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Thursday round-up

Yesterday the Court heard oral arguments in two cases.  At issue in the first case, Kansas v. Cheever, was was whether a defendant forfeits his Fifth Amendment privilege against self-incrimination when he introduces expert testimony to support his defense that he was voluntarily intoxicated at the time of the crime, thereby permitting the state to use contrary expert testimony gleaned from a court-ordered psychiatric exam.  I covered the argument for this blog; other coverage comes from Kent Scheidegger at Crime and Consequences.

In the second case, Kaley v. United States, the Justices heard oral argument on whether a married couple whose assets were frozen after their indictment is entitled to a pretrial hearing to challenge the probable cause for their indictment when they need the frozen assets to hire their counsel of choice.  I covered the case for this blog; other coverage comes from Richard Wolf of USA Today.  Jaclyn Belcyzk covers both cases for JURIST.

Tuesday’s argument in Schuette v. Coalition to Defend Affirmative Action, a challenge to an amendment to the Michigan constitution that bans the use of affirmative action at that state’s public universities, continues to spur coverage and commentary.  Joan Biskupic of Reuters looks at the Chief Justice’s role at the oral argument, observing that he “matched rhetoric to action with a pithiness that underscores his opposition to racial preferences”; other coverage comes from Bill Mears at CNN.  At Minding the Campus, Richard Kahlenberg argues that the case reflects “the enormous evolution of the civil rights movement away from its original principles,” while at Angry Bear, Beverly Mann focuses on the use of socioeconomic diversity to foster racial diversity on campus; in another post at Angry Bear, a graduate student at the University of Michigan responds to Mann’s post.  And in an op-ed in the National Review, Roger Clegg urges the Court to “take this opportunity to make some amends to those who have been fighting for the principle of colorblind law but have been thwarted by bad judicial decisions.”

On Tuesday the Court also issued orders from last week’s Conference.  Lyle discussed the order list generally for this blog, and in a separate post he discussed the Court’s announcement that it would review the federal government’s authority to prevent global warming by regulating “greenhouse gases.”  Other coverage of the greenhouse gas grant comes from Leland Beck at Federal Regulations Advisor and Jeremy P. Jacobs of Greenwire, who explains a “[t]ricky permit issue” that divides some of the challengers to the EPA regulations at issue.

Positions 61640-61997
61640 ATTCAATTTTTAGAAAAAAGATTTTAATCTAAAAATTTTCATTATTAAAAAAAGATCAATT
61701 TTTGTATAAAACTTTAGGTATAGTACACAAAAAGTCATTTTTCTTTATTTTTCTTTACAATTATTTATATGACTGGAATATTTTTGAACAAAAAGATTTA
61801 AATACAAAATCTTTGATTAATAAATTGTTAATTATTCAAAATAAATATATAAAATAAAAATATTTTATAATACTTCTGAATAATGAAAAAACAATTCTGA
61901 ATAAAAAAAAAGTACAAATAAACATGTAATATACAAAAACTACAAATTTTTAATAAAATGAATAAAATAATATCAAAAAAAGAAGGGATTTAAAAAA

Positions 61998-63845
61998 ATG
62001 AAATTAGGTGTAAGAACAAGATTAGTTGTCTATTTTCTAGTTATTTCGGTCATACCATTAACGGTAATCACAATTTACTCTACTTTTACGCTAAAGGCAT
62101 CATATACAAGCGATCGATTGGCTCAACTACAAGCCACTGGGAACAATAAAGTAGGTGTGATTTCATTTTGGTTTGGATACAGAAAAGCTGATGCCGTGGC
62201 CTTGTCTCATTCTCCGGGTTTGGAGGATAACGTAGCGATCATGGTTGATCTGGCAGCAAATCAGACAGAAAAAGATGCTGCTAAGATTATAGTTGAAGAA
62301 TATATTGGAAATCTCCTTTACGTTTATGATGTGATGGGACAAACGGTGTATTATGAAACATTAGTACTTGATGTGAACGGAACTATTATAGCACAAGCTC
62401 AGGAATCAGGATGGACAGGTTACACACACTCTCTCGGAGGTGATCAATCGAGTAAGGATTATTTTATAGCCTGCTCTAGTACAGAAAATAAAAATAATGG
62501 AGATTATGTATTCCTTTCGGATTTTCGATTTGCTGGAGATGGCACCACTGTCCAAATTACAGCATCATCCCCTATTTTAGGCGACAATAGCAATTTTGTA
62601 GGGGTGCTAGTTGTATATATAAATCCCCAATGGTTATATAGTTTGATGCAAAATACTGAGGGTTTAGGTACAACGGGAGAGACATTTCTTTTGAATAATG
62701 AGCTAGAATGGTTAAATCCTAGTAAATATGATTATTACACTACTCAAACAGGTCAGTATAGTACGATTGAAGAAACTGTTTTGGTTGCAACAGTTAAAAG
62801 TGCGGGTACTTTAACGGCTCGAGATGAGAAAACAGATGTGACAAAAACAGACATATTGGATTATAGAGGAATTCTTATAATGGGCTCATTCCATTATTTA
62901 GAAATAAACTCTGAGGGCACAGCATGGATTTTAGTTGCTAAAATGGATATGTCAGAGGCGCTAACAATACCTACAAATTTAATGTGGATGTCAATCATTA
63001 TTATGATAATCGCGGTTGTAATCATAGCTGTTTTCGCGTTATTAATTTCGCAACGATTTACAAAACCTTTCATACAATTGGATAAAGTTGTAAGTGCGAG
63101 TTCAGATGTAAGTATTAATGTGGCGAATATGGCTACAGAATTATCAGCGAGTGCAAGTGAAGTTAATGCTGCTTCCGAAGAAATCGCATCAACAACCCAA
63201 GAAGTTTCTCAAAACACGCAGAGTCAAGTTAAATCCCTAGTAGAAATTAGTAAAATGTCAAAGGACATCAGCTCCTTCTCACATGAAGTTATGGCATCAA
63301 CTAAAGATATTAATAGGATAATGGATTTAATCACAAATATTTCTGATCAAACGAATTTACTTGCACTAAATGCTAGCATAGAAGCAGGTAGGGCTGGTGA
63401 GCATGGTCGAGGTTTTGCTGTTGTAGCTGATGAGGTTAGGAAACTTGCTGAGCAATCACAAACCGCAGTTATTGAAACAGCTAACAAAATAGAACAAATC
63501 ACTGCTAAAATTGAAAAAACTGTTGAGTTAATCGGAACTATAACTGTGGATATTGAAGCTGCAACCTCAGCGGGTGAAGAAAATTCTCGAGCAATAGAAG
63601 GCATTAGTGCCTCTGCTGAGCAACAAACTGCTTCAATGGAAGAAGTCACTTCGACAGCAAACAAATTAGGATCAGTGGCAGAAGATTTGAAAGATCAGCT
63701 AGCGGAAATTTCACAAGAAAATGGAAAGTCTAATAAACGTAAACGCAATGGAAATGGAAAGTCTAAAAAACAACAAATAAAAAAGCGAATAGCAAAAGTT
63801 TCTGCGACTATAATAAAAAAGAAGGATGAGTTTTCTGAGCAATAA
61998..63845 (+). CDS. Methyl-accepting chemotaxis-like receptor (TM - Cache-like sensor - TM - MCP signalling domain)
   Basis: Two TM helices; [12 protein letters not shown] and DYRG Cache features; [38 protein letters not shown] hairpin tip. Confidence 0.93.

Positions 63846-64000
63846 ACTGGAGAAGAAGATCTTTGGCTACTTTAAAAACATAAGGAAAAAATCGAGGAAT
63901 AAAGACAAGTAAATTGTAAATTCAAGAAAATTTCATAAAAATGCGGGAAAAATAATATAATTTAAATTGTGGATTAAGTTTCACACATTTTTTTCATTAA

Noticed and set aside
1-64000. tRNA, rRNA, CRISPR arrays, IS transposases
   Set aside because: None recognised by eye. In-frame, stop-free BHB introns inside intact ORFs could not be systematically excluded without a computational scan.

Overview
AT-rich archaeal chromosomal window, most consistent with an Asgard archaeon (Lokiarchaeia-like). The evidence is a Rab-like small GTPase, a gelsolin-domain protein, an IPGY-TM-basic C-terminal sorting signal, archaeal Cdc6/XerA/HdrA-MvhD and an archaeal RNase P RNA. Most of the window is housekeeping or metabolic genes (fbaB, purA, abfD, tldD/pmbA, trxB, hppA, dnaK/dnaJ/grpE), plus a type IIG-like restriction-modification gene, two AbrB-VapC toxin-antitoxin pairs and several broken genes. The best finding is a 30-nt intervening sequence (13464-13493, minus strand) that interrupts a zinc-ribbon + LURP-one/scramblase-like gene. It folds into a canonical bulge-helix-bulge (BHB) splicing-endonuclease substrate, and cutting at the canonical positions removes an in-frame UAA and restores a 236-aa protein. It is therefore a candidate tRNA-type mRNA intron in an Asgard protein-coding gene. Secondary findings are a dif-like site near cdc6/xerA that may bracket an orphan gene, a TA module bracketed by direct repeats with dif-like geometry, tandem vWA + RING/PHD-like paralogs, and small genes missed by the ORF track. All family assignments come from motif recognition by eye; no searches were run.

• At the Blog of Legal Times, Tony Mauro reports on a new addition to the National Portrait Gallery:  a life-sized portrait of the four female Justices.
  • At Forbes, Michael Bobelian weighs in on Tuesday’s oral argument in Daimler AG v. Bauman, a case involving the authority of U.S. courts to consider claims brought against foreign corporations stemming from alleged human rights violations overseas.
  • In an op-ed for The New York Times, Linda Greenhouse uses the upcoming “Persons Day” in Canada, commemorating the day in 1929 when a court ruled that women were indeed “persons” for purposes of Canada’s basic law, and therefore eligible for appointment to the Canadian senate, as a jumping-off point to discuss originalism in the United States.
  • At the Ogletree Deakins blog, Hera Arsen discusses the Court’s dismissal of Madigan v. Levin, in which it heard oral argument last week, as improvidently granted.

[Disclosure: Kevin Russell of Goldstein & Russell, P.C., whose attorneys contribute to this blog in various capacities, is among the counsel on an amicus brief in support of the respondents in Schuette.  Russell also represented the respondents in Daimler AG.  However, I am not affiliated with the firm.]

Recommended Citation: Amy Howe, Thursday round-up, SCOTUSblog (Oct. 17, 2013, 10:20 AM),